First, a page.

Maybe you’ve seen the numbers. According to one research firm, variable data printing (VDP) increases response rates by an average of 36 percent, average order size or value by 25 percent, customer retention by 48 percent and response time by 34 percent.
These numbers can be intimidating. Do they mean that these are the numbers that you, as a marketer, should expect to be hitting? The answer is a categorical “No!” If you read a variety of current VDP case studies, you will see an extremely wide range of metrics, with highly successful VDP programs showing response rates from the single digits to nearly 100 percent.
That’s why, based on the value of the product being sold, the comparison to previous metrics, and the goals of the individual program, survey data can be all but meaningless. What matters isn’t response rate. It’s return on investment (ROI). You can have a 4.2 percent response rate, and if the value of your product is high, you can have 1,000-percent ROI.
Let’s look at some of the issues associated with response rates and how they can affect the outcome.
Recipient Base. Who are you sending to? If you send your direct mailer out to the general population, you will receive a much lower response rate, even with VDP, than if you send to a carefully selected recipient base—say, your best customers or a carefully selected demographic sub-set of a purchased mailing list.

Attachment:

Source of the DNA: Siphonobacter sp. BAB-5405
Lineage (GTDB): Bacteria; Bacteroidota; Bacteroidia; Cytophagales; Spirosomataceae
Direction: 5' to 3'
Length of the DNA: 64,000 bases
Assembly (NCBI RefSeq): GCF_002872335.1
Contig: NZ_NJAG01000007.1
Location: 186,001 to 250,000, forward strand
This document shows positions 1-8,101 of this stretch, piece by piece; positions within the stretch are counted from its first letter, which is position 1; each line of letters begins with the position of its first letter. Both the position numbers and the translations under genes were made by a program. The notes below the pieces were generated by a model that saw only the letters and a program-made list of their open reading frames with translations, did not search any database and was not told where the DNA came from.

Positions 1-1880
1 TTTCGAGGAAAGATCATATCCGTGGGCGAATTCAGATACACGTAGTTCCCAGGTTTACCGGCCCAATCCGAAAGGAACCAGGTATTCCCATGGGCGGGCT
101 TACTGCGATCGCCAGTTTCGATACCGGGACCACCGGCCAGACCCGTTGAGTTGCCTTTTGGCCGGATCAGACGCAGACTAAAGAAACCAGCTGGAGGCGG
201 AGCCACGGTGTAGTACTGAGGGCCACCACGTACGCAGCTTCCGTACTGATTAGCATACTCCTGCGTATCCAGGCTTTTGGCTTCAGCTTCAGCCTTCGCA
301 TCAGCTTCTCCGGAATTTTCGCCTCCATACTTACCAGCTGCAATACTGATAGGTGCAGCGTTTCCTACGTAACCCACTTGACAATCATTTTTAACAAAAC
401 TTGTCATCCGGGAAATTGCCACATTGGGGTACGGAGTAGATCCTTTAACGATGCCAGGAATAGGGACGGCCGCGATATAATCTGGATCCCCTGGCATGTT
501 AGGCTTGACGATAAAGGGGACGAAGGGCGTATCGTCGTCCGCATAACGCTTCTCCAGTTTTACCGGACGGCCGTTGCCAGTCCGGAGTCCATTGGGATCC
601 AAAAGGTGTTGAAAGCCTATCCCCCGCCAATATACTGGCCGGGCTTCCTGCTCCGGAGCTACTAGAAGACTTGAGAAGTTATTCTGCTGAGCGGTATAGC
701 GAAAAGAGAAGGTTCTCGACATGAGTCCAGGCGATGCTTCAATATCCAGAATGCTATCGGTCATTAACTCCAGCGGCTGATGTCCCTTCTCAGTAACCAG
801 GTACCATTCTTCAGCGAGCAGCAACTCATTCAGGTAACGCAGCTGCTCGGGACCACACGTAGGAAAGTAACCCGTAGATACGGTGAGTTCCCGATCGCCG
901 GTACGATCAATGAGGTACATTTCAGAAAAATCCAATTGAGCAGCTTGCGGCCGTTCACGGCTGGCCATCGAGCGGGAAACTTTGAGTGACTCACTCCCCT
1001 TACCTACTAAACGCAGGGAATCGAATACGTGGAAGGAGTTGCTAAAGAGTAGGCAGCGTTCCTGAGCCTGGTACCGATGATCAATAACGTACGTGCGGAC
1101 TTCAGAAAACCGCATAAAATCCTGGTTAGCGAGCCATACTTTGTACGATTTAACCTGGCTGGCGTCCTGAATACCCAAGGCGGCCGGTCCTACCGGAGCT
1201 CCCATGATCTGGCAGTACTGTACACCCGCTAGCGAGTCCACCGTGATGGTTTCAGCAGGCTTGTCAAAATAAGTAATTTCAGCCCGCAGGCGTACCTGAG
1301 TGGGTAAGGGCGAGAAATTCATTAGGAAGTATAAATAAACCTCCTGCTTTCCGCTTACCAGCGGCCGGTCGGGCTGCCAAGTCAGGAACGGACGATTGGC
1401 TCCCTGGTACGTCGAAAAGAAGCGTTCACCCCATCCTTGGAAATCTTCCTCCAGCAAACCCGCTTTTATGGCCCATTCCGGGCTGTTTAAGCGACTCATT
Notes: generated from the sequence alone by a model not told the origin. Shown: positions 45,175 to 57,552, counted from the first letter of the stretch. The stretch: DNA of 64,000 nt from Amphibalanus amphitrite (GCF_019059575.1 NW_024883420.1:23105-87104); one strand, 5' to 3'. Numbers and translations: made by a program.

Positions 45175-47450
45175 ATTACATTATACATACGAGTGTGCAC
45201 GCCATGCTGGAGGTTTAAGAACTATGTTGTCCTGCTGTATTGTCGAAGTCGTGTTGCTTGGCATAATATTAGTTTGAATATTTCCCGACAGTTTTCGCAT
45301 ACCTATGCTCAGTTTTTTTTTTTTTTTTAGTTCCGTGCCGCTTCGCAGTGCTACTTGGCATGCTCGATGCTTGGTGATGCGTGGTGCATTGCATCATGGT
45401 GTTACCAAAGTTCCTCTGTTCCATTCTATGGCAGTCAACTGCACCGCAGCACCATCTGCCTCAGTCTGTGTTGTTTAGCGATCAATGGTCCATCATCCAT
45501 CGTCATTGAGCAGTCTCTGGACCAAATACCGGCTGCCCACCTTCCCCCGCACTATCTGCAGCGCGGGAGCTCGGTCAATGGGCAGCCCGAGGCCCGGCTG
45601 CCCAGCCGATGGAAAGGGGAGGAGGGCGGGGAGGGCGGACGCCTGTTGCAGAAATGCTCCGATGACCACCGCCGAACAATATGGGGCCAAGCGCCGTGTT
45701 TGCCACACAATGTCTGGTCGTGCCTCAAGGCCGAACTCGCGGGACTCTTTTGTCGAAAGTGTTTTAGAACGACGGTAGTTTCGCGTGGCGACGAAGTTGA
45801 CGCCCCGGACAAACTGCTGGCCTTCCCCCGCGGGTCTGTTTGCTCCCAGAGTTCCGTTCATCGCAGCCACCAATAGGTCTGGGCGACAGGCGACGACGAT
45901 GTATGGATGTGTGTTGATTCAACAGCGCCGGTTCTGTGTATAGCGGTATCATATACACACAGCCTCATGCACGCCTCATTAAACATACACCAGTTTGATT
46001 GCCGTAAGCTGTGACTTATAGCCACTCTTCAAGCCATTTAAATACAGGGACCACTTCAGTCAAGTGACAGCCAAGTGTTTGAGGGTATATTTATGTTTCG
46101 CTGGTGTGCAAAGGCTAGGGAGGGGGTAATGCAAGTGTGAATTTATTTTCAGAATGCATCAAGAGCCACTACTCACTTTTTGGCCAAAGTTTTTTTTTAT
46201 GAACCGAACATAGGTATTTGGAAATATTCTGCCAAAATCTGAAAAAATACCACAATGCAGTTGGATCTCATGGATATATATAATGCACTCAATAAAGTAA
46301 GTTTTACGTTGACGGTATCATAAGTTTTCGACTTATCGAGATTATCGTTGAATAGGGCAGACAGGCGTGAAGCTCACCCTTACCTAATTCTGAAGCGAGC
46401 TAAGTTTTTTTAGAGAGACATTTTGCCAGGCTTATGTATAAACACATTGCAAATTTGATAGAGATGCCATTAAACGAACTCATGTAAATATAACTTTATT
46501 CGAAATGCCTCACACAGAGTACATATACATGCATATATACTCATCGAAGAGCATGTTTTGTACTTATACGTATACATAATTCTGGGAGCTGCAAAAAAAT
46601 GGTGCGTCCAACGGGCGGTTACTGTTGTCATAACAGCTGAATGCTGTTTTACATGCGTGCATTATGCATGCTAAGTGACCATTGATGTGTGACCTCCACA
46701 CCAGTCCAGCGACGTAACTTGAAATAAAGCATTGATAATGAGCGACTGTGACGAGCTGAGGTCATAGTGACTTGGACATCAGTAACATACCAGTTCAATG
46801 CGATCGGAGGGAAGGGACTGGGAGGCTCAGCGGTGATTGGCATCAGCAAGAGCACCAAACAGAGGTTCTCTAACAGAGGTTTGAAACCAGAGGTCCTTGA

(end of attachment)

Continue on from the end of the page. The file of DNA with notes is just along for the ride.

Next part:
Predisposition of Recipients. What is the goal of the campaign? To convince someone who has never heard of your product to buy it? Or does your audience already have a vested interest in the outcome? An example of the latter is owners of cars that are due for a tune-up. Don’t forget to include a deep discount on the price.
￼ Value of the Incentive. What is being offered as an incentive? One marketing services firm regularly generates 21–percent to 75-percent response rates with its personalized promotion program, which offers high–value rewards, such as remote control cars or sets of personalized golf clubs, to recipients willing to sit down and listen to a sales pitch. No wonder the response rate is so high!
Regional versus National. Regional marketers might have a better chance at grabbing recipients’ attention than national marketers just because they have a local connection. When a regional theater began promoting its programs within its immediate geographic area, it achieved a 21-percent response rate. But its marketing services provider notes that, had the program been run by a national advertiser, it would have been thrilled, even with a much lower response rate.
If you are doing a national campaign going to an undifferentiated, purchased mailing list, don’t expect the same results as a marketer sending to a carefully selected sub-set of its best customers. Or if you are selling a moderate–value product to a national audience using direct mailers, don’t expect the same response rate as marketers selling high–value products to a specialized audience using personalized URLs.
Your success in VDP is not going to be determined by your response rate in any case. It will be determined by your ROI, and response rate is only a small part of that. This is great news for marketers, because you don’t need high response rates to get a phenomenal ROI—and those are the numbers that really count.
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